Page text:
Don Ward, flight control avionics equipment specialist, initiated an investigation into how best to repair the actuator remote terminal line replacement units.
A team of engineers from Tinker traveled to Whiteman AFB, Mo., to provide on-the-spot training of ART repair.
The team worked on a compacted schedule around operational mission requirements to accomplish a solution. The sensitive actuator remote terminal has to be set down on a solid granite surface for repairs to ensure leveling.
Originally posted by Zaphod58
One pilot is reporting a fire, followed immediately by a loss of control. They rolled right, and that's when they ejected. The aircraft impacted between the taxiway and runway.
"One word: Fearless," said Senior Master Sgt. Richard Lien, Andersen's deputy fire chief.
When the call came in at 10:30 a.m. on Feb. 24 that a B-2 Spirit had crashed on the flight line, 44 Andersen firefighters put emotions aside and relied on their extensive training to fight the fuel-intensified fire.
The multi-functional bomber, without munitions but completely full of jet fuel for a direct flight back to Whiteman Air Force Base, Mo., produced a 500-foot plume of smoke and about 2,000 degrees of intense heat, firefighters estimated.
"Military and civilian fire fighters were out there, 30 feet from 2,000 degree heat, putting their lives on the line to save one of the greatest treasures of the U.S.," said John Thompson, Andersen's fire chief. "Emotions were running high, but by the time the phone rang to the time the fire fighters were spraying water on the aircraft was less than five minutes."
The Andersen fire department is able to respond to a variety of aircraft in an emergency situation quickly and efficiently thanks to continuous training, including instruction specific to the B-2.
"Your mind becomes overwhelmed with the scene, but you are going through the motions because your fire fighting button has kicked in and you fall back on the training that you've received," Chief Thompson said. "We have done extensive hands-on and classroom training in advance concerning the B-2 and knew exactly where to position trucks because of where the hazards were, like possible munitions, where the fuel was and the ejection seats."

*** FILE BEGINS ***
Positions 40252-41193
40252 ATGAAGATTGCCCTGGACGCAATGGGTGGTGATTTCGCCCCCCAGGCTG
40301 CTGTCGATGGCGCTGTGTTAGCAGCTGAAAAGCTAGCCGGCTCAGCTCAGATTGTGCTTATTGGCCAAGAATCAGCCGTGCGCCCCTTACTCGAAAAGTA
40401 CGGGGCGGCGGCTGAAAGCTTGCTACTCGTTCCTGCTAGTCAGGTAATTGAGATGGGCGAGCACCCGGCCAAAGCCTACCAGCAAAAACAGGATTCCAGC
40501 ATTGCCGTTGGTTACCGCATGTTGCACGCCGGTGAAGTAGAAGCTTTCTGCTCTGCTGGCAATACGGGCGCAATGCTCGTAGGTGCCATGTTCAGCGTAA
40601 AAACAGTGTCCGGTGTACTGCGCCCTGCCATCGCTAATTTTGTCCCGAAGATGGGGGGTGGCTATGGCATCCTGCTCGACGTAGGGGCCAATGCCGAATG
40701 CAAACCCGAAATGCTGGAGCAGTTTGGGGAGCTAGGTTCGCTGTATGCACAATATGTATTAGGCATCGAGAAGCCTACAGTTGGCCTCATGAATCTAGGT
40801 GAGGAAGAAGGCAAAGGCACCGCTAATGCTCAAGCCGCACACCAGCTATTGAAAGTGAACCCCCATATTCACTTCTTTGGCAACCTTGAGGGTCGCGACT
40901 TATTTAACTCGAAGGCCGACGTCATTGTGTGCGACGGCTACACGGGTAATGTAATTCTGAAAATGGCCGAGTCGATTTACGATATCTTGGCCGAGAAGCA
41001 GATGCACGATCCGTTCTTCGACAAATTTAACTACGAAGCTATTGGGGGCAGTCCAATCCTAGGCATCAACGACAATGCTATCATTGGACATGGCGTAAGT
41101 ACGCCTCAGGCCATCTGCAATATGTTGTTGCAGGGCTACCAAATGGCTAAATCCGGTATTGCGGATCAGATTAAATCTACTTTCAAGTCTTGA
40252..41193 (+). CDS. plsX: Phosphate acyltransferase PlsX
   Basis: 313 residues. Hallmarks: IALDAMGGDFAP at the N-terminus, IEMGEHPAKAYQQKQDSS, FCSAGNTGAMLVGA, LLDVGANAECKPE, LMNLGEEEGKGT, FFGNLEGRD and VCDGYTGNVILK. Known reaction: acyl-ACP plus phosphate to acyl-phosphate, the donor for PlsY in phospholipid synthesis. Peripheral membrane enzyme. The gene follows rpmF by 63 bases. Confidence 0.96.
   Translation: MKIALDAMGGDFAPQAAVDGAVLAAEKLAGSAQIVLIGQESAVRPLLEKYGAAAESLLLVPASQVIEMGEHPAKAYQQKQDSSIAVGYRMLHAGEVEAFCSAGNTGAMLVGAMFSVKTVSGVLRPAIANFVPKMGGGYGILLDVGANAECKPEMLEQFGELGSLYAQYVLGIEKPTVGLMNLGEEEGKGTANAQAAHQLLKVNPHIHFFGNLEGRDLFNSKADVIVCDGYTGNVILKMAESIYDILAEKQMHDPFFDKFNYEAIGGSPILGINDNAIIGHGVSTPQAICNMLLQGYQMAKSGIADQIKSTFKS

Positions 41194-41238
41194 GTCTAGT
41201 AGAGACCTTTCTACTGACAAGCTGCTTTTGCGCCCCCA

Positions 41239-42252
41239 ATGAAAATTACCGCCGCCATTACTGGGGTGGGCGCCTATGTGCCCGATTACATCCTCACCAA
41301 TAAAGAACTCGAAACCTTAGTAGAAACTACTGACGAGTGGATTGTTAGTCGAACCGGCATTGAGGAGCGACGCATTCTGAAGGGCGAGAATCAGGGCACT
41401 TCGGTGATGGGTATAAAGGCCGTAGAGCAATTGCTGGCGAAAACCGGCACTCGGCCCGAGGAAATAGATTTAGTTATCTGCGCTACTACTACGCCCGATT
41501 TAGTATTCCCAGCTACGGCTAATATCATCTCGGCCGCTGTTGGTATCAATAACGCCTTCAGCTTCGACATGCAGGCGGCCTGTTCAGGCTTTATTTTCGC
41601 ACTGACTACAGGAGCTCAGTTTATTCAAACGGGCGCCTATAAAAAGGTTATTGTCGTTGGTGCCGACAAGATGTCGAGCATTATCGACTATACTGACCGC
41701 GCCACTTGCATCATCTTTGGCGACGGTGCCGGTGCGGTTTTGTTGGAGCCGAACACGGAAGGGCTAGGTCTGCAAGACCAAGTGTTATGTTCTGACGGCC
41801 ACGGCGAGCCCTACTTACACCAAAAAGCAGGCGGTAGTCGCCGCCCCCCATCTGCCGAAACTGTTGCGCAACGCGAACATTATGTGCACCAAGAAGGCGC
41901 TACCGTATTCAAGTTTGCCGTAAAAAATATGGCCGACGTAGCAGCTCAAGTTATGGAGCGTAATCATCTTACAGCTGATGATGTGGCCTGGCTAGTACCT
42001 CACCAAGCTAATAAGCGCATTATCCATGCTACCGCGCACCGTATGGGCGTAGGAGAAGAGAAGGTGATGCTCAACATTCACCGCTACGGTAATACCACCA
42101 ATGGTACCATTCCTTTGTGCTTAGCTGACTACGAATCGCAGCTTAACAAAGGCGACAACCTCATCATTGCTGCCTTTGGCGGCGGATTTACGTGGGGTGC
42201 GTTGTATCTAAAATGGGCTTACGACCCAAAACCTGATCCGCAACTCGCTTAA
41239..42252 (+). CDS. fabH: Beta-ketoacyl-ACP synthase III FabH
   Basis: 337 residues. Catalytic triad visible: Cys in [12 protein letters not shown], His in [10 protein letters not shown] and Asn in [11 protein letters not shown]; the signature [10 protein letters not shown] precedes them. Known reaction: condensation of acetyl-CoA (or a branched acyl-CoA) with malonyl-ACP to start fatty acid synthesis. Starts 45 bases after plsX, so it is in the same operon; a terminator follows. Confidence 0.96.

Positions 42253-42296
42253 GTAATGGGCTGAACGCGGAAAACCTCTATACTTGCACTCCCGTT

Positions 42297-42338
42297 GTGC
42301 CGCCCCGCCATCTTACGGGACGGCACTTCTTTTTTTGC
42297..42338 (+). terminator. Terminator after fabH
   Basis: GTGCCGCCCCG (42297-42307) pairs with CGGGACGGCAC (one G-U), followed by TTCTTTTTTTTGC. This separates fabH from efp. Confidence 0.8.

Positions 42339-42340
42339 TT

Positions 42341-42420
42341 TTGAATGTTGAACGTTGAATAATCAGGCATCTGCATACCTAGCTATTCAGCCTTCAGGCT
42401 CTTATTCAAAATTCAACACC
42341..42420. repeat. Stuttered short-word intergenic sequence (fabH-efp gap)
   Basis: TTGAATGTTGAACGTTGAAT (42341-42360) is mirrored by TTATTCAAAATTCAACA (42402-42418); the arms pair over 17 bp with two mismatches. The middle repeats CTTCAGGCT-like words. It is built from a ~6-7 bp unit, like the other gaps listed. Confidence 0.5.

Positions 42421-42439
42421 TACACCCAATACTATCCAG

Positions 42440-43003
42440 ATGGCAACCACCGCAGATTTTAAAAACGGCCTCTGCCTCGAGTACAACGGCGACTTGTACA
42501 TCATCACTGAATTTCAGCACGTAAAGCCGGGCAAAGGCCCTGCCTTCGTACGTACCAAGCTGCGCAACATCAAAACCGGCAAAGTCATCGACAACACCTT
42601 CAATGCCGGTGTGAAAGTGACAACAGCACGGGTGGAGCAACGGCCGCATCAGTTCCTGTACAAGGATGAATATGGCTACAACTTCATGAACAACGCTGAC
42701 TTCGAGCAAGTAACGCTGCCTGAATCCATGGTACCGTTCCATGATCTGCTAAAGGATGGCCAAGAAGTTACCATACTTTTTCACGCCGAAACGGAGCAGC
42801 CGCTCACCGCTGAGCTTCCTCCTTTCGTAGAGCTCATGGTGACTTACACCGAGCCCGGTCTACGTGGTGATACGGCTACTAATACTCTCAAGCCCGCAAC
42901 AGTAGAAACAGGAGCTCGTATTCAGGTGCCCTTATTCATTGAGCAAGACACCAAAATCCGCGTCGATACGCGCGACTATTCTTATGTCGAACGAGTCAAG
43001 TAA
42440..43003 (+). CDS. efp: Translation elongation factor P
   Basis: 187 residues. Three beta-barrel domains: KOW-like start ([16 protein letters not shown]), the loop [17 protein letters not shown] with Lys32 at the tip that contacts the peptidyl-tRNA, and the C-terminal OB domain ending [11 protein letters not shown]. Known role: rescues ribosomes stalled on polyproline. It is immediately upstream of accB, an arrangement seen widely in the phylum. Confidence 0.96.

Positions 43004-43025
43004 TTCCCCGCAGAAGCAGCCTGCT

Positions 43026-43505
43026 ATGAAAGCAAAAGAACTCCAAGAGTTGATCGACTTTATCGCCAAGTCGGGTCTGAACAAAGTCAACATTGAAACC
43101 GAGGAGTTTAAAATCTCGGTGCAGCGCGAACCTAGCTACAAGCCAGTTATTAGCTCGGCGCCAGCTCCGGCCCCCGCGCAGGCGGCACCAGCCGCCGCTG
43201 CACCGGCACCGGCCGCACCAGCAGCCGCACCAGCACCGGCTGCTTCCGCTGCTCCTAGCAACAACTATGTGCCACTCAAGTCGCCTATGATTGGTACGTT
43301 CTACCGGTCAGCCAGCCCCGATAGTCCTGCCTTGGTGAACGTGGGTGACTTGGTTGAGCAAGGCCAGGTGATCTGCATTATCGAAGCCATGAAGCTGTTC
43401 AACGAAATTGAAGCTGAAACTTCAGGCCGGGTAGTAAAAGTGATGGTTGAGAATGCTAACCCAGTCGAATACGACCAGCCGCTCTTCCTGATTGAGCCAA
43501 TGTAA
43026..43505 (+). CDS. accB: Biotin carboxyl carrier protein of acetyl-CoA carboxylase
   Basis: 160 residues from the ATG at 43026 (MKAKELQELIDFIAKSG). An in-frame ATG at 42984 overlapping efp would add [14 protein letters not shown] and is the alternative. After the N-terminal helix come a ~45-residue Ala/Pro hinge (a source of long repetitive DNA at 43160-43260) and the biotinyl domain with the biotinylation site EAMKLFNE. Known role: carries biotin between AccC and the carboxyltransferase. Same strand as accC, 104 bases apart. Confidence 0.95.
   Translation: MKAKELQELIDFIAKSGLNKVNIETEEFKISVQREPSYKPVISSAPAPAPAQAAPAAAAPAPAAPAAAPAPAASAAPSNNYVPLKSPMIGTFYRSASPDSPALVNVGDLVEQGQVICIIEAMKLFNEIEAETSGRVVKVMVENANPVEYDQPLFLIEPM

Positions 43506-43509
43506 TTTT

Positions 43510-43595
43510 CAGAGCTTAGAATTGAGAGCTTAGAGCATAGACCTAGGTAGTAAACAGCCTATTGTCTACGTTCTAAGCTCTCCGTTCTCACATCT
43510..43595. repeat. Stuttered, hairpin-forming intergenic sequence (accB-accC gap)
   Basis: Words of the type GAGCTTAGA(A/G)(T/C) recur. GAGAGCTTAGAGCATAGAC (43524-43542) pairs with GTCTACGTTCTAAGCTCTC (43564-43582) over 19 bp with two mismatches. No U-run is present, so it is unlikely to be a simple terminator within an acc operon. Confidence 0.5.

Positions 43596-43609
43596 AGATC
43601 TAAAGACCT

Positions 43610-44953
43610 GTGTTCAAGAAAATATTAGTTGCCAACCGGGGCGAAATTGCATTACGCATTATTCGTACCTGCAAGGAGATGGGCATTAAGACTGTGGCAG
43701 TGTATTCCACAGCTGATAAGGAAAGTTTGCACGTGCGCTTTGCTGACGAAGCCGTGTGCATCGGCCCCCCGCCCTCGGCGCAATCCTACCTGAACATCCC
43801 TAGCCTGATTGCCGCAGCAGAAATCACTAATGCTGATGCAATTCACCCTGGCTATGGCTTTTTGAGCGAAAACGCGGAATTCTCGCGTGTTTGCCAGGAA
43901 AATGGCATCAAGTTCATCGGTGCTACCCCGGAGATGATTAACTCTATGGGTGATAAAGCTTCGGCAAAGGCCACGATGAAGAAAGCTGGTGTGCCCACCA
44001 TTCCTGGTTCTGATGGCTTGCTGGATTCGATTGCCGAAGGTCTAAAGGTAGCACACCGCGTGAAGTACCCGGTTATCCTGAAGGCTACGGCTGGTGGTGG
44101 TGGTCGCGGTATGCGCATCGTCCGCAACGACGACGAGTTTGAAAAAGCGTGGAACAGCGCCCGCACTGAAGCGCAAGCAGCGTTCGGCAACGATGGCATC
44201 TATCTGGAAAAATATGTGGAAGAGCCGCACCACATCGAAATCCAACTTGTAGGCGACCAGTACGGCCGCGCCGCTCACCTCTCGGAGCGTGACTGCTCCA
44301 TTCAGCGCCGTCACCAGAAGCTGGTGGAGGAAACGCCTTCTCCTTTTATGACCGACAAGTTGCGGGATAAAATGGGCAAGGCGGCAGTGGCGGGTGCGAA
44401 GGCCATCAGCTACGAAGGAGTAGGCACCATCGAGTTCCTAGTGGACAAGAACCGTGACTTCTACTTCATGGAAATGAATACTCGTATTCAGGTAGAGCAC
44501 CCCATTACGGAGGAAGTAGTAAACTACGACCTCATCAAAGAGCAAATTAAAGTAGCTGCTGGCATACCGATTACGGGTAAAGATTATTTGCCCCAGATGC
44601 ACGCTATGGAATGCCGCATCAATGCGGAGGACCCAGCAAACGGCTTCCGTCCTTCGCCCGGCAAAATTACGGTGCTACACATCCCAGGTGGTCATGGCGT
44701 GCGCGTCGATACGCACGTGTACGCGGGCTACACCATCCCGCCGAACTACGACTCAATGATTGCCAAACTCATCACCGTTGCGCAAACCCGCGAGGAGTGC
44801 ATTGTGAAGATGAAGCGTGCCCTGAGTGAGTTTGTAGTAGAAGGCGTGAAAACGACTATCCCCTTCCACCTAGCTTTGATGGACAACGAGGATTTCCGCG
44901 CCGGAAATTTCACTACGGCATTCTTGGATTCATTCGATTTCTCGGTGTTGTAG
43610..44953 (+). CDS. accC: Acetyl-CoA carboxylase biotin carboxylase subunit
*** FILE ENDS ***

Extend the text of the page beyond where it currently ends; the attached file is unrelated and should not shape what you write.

Initial findings by the investigative team are not expected to be released for at least 30 days.....
The USAF lists the pre-inflation price of a single B-2 as $1.16 billion, making the event arguably the most expensive aircraft mishap in history......
Concerns about onboard safety issues appeared in the public domain as far back as 1990, when the US government accused Northrop of illegally supplying a faulty component in the flight-control system known as the actuator remote terminal. The USAF also continues to invest in structural upgrades to repair severe cracking in the B-2's aft fuselage.
Also, the air force warns in its latest budget request that the bomber engine's stage 1 fan blades "exhibit high levels of stress due to the inlet distortion". A combination of the distorted inlet and a foreign object damage event "could result in the loss of an airfoil and a catastrophic in-flight emergency", it says.
Originally posted by hawk123
On another hand the B2 are not the "real ones". The machine that are shown to people are nothing but delusions. The "real B2" fly only by night.
I have seen this myself. On each wing there were 2 green plasma corona 's.
It had definitely a Northropp cokpit, and is a typical flying wing model.
Within 5 seconds it disappeared behind the horizon.
Bombing assignments have been enacted in Europe and Afghanistan, the latter being mentioned as subsonic 40 hour flights, necessitating six in-flight refuellings, most of which took place over Russia which the planes had to cross. Considering the vulnerability of a plane while refuelling, who would be gullible enough to believe such a version ? Notice also that the B2's which are shown have no bunk of any kind to allow crew members to take some rest. Could any pilot remain seated for forty hours on an ejector seat ?
I talk about all that in my book and